Come, let us adore the Lord, for he is our God.
Year: B(II). Psalm week: 3. Liturgical Colour: Green.
|Other saints: Our Lady, Help of Christians|
Australia, Shrewsbury, Poland, New Zealand, Southern Africa
‘This is your mother.’ Under the title of Help of Christians, Mary was chosen as Patroness of Australasia by the First Provincial Synod, convened by Archbishop Bede Polding, in Sydney in 1844. The fledgling colonies needed Mary’s help at that time, as the nation does today. We are helped through Mary’s powerful intercession, and through the example of her life that we find in the Gospels. See also the article in the Catholic Encyclopaedia.
|Other saints: Blessed Louis-Zépherin Moreau (1824 - 1901)|
He was bishop of the St Hyacinthe diocese in Quebec for 25 years, from 1876 until his death.
Aldhelm became a monk at Malmesbury, but completed his education at Canterbury. In about 675 he became Abbot of Malmesbury, and made foundations at Frome and Bradford-on-Avon. When the Wessex diocese was divided in 705 he became the first bishop of its western half, Sherborne, without ceasing to rule the abbey at Malmesbury.
He was renowned for his learning and sanctity. He wrote both prose and verse, and set his verse to music. Finding the people of his time somewhat dilatory in their church attendance, it is said that he would stand up in public places, singing songs and preaching sermons to attract people to the faith. His Old English verse, sung with harp accompaniment, has not survived, so we can judge this Anglo-Saxon writer only by his Latin works. It is thought that he invented the crossword puzzle. He died at Doulting near Wells in Somerset, and was buried at Malmesbury. His cult was discontinued by Lanfranc, but Osmund authorised its resumption with the translation of his relics in 1078.
About the author of the Second Reading in today's Office of Readings:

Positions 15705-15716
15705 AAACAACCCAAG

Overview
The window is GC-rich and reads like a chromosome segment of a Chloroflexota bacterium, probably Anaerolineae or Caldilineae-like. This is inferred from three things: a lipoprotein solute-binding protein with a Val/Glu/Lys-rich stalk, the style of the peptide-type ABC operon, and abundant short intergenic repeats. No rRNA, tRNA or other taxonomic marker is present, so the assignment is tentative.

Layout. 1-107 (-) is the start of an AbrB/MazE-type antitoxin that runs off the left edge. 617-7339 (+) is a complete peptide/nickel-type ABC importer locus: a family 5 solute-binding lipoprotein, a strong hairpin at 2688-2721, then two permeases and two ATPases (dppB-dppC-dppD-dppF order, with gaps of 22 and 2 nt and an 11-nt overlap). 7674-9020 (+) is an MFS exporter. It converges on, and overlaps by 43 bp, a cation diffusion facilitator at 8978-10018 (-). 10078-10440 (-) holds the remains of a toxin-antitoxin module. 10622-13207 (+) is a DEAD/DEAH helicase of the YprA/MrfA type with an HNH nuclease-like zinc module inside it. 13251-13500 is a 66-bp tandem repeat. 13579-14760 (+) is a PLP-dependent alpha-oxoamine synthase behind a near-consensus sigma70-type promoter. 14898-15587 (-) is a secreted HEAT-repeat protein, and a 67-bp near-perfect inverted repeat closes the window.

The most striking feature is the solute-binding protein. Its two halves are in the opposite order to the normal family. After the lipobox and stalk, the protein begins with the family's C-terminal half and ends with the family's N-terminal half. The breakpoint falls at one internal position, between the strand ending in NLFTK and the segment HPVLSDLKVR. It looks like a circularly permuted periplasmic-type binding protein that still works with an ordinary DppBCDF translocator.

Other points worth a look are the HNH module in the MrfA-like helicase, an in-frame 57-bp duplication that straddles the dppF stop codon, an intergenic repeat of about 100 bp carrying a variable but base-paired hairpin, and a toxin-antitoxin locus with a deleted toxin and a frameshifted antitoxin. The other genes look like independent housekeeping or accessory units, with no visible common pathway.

|Second Reading: Saint Columbanus, Abbot (540? - 615)|
Columbanus was born in Ireland before the middle of the sixth century. He was a monk from his youth and was learned in both sacred and secular literature. At the age of 45 he left Ireland and went to Europe, where he founded three monasteries in what is now France. His monastic rule was strict, based on Irish practice.
King Thierry II of Burgundy had a veneration for Columbanus and often visited him. Columbanus’s criticisms of Thierry’s debauched living and practice of concubinage enraged the king’s grandmother Brunhild, and eventually Columbanus and all other Irish-born monks were ordered to be deported to Ireland. They eluded their captors, and after an unsuccessful attempt to evangelize the pagan tribes near modern-day Zürich they reached Italy, where Columbanus founded the monastery at Bobbio. He died there in 615.
Columbanus’s writings are among the earliest evidence of Irish knowledge of Latin. His style combines an underlying passion with a strong and rhythmic rhetorical structure.
The theological virtue of hope is symbolized by the colour green, just as the burning fire of love is symbolized by red. Green is the colour of growing things, and hope, like them, is always new and always fresh. Liturgically, green is the colour of Ordinary Time, the season in which we are being neither especially penitent (in purple) nor overwhelmingly joyful (in white).
|Mid-morning reading (Terce)||Wisdom 19:22 ©|
Lord, in every way you have made your people great and glorious. You have never disdained them, but stood by them always and everywhere.
|Noon reading (Sext)||Deuteronomy 4:7 ©|
What great nation is there that has its gods so near as the Lord our God is to us whenever we call to him?
|Afternoon reading (None)||Esther 10:3 ©|
The single nation, mine, is Israel, those who cried out to God and were saved. Yes, the Lord has saved his people, the Lord has delivered us from all these evils, God has worked such signs and great wonders as have never happened among the nations.